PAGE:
Letter from the Editor
by Kay Pallaris
Editor in Chief
The links between the environmental conditions and human health have long been known and reported. In the last few years, we have seen a resurgence of efforts to rekindle the disciplines of public health and planning. Our early preoccupation with ensuring a healthy population was concerned with ridding environments of the factors that allowed diseases to spread. While this is still important, we have come to better understand the complex interactions at play—especially the people-environment interactions in the urbanising world we are rapidly creating. Designing for human health has become a contemporary health focus for the built environment practitioners, albeit a challenging one.
“Safer-by-Design”, “Active-by-Design,” “Healthy-by-Design” and other manifestations of similar guides would have us think the answers are a given; and maybe they are. However, we have a long way to go before we can safely say that practitioners are actually implementing the learning in earnest. Worse still, our understanding of how the “designed environment” is impacting our physiological and mental wellbeing is still relatively in its infancy.
The field of Environmental Psychology is still relatively young, but has long been concerned with the interaction of people to their environment. More recently, the expanding studies of the senses (bringing together knowledge from various disciplines, including philosophy, anthropology, psychogeography) have presented a cultural inquiry into the sensory qualities of the material world and their social significance which have led us to speculate on how “Architecture of Senses” (Howes, 2005) can aid the creation of different place experiences.
We experience our surroundings through our senses; through what we see, hear; what we smell; how we experience temperature and balance in space. Understanding these sensory interactions offers an opportunity to design and arrange urban spaces and buildings in a manner that “fit the people who use them” (as Salingaros phrases it), much like the discipline of ergonomics did for creating healthier workplaces. The Flourish Model introduced by Clements-Croome (2018), begins to link design physical factors of buildings—such as temperature, lighting and ventilation controls and subjective factors like color, décor, aesthetics, natural views—as all playing an equal part in ensuring we create environments that are flourishing and provide buildings where people thrive for living or work. The model also considers the impact of these factors on feelings and value economics.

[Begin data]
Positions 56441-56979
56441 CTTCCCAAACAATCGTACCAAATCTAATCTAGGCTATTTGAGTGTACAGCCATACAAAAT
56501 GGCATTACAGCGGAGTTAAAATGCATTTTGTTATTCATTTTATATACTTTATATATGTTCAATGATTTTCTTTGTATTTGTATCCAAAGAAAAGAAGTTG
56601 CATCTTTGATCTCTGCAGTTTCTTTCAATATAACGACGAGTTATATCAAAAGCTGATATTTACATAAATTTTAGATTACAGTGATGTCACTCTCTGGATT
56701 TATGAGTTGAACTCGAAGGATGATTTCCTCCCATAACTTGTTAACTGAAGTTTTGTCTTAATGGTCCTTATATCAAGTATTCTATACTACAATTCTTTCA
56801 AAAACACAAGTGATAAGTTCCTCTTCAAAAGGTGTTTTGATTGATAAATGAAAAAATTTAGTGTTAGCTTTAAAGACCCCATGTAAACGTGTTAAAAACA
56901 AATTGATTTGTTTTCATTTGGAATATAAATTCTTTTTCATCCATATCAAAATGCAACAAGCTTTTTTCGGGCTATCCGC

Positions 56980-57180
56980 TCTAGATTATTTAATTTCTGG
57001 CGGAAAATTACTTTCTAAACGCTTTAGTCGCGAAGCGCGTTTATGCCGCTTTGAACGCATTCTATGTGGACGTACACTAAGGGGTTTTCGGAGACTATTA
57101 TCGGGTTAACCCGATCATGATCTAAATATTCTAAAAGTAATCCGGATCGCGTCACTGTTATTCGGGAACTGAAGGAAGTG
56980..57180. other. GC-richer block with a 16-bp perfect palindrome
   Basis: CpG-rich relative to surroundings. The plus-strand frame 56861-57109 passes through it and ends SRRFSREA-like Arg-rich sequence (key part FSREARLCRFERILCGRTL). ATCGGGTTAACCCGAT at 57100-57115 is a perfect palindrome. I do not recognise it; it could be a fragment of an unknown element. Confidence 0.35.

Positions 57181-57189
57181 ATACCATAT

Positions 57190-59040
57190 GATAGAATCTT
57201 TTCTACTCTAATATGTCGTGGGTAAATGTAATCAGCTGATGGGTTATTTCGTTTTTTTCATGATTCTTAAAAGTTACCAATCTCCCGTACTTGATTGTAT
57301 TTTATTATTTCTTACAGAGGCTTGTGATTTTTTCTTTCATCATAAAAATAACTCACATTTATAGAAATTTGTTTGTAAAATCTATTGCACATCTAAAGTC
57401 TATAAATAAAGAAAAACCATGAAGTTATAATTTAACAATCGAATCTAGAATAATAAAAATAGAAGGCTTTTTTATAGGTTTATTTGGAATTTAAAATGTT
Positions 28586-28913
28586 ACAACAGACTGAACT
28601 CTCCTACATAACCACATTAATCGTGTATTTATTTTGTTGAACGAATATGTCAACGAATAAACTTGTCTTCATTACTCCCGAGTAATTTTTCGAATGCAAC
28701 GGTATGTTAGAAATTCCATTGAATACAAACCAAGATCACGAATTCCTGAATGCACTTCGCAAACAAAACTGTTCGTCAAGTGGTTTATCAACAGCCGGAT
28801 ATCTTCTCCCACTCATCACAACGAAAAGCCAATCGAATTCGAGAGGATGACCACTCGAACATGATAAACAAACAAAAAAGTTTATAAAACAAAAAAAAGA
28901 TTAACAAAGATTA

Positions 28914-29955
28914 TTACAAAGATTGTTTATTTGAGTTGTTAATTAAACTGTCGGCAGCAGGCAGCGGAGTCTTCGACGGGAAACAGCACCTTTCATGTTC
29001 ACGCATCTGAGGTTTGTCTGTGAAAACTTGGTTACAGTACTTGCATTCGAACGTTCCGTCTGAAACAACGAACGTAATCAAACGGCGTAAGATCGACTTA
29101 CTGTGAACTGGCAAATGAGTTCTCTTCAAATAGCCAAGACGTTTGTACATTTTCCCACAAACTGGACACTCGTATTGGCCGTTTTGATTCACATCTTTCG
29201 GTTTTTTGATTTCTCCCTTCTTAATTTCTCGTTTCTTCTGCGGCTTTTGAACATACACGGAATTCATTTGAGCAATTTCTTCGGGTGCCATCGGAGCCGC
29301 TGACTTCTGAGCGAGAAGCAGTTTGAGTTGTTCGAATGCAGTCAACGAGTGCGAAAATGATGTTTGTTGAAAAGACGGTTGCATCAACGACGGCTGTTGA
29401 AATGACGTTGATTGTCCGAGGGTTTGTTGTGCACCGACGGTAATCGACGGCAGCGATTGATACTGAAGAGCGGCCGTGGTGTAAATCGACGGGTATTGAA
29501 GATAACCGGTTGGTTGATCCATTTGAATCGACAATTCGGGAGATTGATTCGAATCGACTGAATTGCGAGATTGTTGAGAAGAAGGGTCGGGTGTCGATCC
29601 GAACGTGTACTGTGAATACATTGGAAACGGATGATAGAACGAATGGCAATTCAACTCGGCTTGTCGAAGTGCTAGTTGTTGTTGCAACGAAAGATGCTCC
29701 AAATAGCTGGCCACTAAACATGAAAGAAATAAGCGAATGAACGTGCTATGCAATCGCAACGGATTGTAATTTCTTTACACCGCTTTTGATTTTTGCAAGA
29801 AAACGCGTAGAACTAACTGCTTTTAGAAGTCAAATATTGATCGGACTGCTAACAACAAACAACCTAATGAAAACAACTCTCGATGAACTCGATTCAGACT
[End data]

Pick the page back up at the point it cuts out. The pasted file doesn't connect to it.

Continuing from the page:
People’s experiences of environments are mediated by physical mobility, state of mind, and cultural dispositions, bringing about perceptual conclusions that inform how we feel in those spaces and how we chose to use them. We know that the natural world has restorative qualities, but as we slowly redesign the natural world into an urban one, our connection to those natural design qualities of that world are progressively deteriorating. In Volume VI (1&2/2017), the Journal of Biourbanism took an in depth look at Biophilic Design. Biophilic Design, by its very nature is multisensory design.
Urban designers concerned with designing environments conducive to human health know that a place that is truly biophilic, or multisensory, is designed not only with access to nature in mind, but incorporate design qualities which exhibit analogues or geometric properties akin to nature, which our sensorial system favourably reacts to. Together nature and natural analogues create an environment that both excite and stimulate, as well as calm and heighten our attention, to create places, which help us meet our human potential.
More recently, E. Wilson’s (1984) biophilic theory is being corroborated by empirical research, notably advances in neuroscience, which are now not just concerned with studying the brain for its own sake, but looking at these people-environment interactions using wearable technology. These studies are showing how we instantly become calmer and more attentive in natural landscapes. This provides an exciting research frontier, which potentially brings closer the medical sciences and the cultural aspects of sensory studies to help us better understand what exactly constitutes a “sense of place”. We do not have to go too far into the future for this knowledge to know the true essence of this phrase; McHarg’s (1969) “genius loci” somehow already captures the notion of how fundamentally important it is for us to consider the geographical/environmental context of a place when re-imagining it as an urban realm. When captured correctly, we create the “wholeness” that Christopher Alexander (1979) speaks of. In the contemporary discipline of urbanism this translates to the idea of creating liveable ambiances through the process of “place-making.” The art and science of this over-used word is not just concerned with the visual physical environment, but that of the functionality, cultural, and the other scenescapes that come together.